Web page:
Christie Knocks ‘Almighty Government’ in Second Inaugural

The governor is looking to put recent scandals behind him

  • Share
  • Read Later

New Jersey Republican Gov. Chris Christie challenged Democratic views on income inequality and the size of government, even as he issued a plea for political unity on Tuesday as he was sworn in for a second term.

“I do not believe that New Jerseyans want a bigger, more expensive government that penalizes success and then gives the pittance left to a few in the name of income equity,” Christie said in his second inaugural speech. The sentiment took clear aim at Democrats’ recent emphasis on incoming inequality, most notably in neighboring New York City, where the issue fueled newly-elected Mayor Bill de Blasio’s campaign last year.

“We should make sure that government pursues policies that believe in the effort, talent and optimism of New Jerseyans, not in the power of almighty government to fix any problem, real or imagined,” he said during the speech, which opened to a two-and-a-half minute standing ovation according to a CNN count.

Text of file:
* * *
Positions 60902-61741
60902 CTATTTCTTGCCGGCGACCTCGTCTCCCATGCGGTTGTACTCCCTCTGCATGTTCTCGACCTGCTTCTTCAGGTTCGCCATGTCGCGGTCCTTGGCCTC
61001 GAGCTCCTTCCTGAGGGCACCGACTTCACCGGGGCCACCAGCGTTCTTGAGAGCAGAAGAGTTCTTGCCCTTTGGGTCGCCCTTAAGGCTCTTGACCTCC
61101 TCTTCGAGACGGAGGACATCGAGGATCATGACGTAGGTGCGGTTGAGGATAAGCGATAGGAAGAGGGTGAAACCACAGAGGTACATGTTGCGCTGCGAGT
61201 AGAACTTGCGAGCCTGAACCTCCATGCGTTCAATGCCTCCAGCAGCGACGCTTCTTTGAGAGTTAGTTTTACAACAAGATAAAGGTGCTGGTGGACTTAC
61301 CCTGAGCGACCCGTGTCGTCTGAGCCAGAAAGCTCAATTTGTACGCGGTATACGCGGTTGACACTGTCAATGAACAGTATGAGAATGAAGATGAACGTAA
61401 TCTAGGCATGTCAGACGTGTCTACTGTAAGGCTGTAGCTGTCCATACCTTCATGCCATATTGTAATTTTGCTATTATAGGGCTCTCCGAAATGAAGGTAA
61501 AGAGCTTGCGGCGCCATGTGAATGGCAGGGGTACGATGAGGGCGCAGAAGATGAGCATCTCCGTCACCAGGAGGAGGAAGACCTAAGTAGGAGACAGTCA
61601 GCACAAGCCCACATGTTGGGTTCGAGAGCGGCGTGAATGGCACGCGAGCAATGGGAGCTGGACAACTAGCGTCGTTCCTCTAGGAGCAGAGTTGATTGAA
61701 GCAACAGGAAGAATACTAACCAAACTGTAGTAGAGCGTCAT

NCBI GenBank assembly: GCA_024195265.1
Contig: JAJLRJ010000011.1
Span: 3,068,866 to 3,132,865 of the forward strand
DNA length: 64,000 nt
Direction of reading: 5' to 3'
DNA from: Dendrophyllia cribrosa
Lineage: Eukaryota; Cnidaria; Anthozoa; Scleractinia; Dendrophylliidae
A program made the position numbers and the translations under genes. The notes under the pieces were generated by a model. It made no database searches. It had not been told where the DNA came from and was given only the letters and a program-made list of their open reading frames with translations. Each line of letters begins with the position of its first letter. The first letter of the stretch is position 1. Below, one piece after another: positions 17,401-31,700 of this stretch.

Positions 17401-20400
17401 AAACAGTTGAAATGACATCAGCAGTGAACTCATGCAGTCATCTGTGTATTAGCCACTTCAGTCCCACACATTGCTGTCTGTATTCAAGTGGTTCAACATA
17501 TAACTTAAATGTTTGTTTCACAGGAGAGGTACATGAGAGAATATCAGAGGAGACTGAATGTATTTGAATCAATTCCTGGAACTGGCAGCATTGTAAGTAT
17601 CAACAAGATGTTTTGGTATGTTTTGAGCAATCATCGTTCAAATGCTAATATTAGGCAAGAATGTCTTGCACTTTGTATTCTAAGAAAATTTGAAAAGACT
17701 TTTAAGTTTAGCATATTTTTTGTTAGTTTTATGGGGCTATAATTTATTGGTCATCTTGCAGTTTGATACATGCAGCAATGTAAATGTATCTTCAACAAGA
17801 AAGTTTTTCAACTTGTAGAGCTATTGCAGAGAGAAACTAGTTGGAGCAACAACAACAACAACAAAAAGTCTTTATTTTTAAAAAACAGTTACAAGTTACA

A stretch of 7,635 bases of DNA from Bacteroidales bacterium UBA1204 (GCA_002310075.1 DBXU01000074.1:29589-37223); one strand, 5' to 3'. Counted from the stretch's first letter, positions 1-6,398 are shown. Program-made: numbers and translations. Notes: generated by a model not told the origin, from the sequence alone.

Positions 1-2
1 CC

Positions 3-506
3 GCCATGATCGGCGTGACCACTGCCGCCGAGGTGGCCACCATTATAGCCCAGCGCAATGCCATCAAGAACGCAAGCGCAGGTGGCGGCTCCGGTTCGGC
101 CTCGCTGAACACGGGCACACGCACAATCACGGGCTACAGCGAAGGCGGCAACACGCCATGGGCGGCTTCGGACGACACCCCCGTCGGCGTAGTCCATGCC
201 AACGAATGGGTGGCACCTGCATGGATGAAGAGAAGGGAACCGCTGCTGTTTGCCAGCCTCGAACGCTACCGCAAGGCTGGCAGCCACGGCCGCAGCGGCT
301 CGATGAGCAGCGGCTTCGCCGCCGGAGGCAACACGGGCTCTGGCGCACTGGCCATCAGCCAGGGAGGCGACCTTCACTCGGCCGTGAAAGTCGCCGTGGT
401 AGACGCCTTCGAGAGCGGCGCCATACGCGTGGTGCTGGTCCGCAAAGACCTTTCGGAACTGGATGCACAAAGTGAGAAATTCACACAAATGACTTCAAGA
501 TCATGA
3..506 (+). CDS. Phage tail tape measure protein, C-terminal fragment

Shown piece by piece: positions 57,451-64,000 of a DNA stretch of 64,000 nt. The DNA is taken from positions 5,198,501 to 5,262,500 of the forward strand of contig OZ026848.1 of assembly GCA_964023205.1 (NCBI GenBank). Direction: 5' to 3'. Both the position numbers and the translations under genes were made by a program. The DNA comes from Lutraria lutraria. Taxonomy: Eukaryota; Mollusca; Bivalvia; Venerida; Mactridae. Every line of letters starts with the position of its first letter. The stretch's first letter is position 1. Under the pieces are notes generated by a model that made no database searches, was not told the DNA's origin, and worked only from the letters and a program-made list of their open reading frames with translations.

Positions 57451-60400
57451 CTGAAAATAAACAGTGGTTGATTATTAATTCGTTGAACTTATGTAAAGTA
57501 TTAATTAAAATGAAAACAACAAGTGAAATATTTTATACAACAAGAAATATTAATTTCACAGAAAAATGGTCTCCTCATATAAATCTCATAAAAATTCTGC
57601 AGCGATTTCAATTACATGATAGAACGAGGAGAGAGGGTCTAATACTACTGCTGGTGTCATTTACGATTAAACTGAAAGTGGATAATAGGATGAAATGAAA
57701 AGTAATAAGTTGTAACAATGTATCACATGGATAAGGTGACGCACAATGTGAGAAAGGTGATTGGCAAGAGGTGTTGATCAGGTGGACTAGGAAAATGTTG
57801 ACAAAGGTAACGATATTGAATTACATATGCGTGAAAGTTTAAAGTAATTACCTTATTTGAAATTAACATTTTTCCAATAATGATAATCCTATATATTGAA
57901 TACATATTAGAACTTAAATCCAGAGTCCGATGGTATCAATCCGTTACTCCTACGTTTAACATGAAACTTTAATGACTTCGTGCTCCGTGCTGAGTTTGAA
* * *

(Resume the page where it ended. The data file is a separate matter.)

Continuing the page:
Christie, who is trying to put behind him the high-profile traffic scandal that has hurt his 2016 presidential hopes, also called for bipartisanship and a break in the government gridlock that has plagued Washington, D.C.

“We have to be willing to play outside the red and blue boxes the media and pundits put us in,” he said. “We have to be willing to reach out to others who look or speak differently than us.”

Christie has been buffeted by revelations that aides closed lanes leading to the George Washington Bridge as apparent political punishment for a small-town mayor in north Jersey who didn’t endorse Christie’s reelection bid. Christie apologized for the flap and fired a top aide while denying any knowledge of the revenge plot.

Inaugural celebrations planned for Tuesday evening on Ellis Island were canceled earlier in the day because of weather concerns ahead of a snowstorm. The Inaugural Committee said it would donate the planned catered food to local food pantries.